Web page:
Exhibition essay for “New York Meets Tbilisi: Defining Otherness Parts 1 & 2,” to be presented at the Kunstraum LLC and The Assembly Room collaborative exhibition project in January and in March 2020.
Otherness as a Wall
A positive affirmation of local values later turned into contempt for outsiders.
Mario Vargas Llosa
Otherness is something that exists inside and outside of ourselves. As a concept imposed onto the macro, external realty the Otherness or “the quality or fact of being different” is fundamental to understanding of our roles, system of relationships, rules in the contemporary society, definitions of our collective experience. Other is always there to the point of us completely forgetting his or her presence, without him/her/them we cannot be ourselves, we only exist in juxtaposition to something outside of us. However, Other is also part of micro, internal lives of our psyche, where various parts collide and not always coalesce into one harmonious hole. Otherness or alienation of this intrinsic sort becomes even more difficult to pinpoint and pin down, to analyze and define, because it connects directly to charged ideas of self-perception, ego, and acceptable norms of any given society, deconstructing it becomes very tricky.
Conceptually ‘Other’ and ‘Otherness’ is a fragile, too broad or too narrow, depending on the context and the user of it, of his or her essence, skin color, emotional makeup and cultural baggage. It keeps shifting just as our identities shift and change from one concrete point to the next as we go across our life shifting and discovering pieces and strands of ourselves, some parts of these newly discovered elements could remain hidden, untouched, almost taboo because of the prejudices by now we have internalized about ourselves and others.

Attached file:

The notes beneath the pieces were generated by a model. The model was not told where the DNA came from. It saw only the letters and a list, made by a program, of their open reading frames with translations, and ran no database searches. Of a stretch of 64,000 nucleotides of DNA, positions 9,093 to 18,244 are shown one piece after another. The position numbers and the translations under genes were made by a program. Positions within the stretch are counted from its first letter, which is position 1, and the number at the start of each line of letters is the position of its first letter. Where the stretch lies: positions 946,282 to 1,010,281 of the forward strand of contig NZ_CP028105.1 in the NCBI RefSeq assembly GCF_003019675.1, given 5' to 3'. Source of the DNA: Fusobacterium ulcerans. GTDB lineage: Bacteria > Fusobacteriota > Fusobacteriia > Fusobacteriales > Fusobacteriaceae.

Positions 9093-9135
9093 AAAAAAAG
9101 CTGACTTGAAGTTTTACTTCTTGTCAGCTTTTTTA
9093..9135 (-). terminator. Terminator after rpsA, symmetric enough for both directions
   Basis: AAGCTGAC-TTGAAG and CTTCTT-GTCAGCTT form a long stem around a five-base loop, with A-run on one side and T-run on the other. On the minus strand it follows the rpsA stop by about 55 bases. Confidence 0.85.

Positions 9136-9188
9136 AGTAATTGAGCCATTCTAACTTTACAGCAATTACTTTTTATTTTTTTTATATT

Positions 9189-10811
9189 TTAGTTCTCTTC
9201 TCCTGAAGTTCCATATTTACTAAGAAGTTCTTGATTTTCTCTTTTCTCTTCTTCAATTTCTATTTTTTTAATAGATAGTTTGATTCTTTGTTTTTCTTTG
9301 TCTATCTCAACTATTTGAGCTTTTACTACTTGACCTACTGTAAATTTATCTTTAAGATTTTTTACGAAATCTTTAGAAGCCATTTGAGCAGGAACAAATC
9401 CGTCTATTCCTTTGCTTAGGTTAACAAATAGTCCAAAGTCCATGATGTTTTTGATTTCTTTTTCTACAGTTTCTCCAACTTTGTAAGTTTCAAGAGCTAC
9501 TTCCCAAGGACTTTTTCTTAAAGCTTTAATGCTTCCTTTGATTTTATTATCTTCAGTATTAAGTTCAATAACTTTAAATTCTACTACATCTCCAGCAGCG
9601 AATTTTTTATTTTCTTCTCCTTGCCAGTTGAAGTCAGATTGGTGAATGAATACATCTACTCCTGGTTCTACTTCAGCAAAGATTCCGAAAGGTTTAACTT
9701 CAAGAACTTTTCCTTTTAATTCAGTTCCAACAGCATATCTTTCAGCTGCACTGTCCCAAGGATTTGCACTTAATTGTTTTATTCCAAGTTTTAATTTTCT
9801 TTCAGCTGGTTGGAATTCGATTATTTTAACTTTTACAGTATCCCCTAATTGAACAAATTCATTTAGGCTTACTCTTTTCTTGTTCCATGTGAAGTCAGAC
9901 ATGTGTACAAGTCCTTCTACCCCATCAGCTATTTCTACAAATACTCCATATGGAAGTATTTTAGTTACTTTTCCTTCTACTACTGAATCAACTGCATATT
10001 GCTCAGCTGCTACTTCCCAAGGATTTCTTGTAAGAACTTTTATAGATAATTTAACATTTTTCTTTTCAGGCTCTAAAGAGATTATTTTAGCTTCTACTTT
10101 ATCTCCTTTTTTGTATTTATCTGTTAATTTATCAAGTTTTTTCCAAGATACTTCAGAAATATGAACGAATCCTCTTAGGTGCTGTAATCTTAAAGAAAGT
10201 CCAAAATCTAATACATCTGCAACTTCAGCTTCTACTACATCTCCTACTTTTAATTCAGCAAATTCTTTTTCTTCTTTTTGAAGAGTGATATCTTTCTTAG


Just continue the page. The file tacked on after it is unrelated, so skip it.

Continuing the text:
Culture and society are built upon the ambiguity surrounding this vague concept. Wars were fought in the name of defeating ‘other’ ideologies, ‘other’ religious or economic values, ‘other’ understanding of realities that could not be reconciled with ‘our’ own be it on a nationalist or cultural basis. As long as the human race exists it has been ‘us’ versus ‘them’ and ‘they’ always continue to be different because ‘they’ cannot be fully understood and completely seen if not juxtaposed by ‘our’ own premises and believes. For an obvious example, the Western hemisphere has constructed image of the exotic, primitive, crude Other as the basis for its supremacy in the world, yet, it kept forgetting that the Other was also looking at the West and its standards, in some cases it lead to mimicry, in others to postcolonial struggles.
Contemporary reality with its roots in poststructuralism underlined the validity of multiple meanings to a single set of raw data. Suddenly it became self-evident that life has many readings, liberating larger cultural discourse into something less fundamental albeit more fragmentary, giving each hypothesis of internal or external otherness a right to exist.
Stay tuned for more….
 Аccording to MacBook dictionary
 Homi K. Bhabha, Location of Culture, London and New York,1994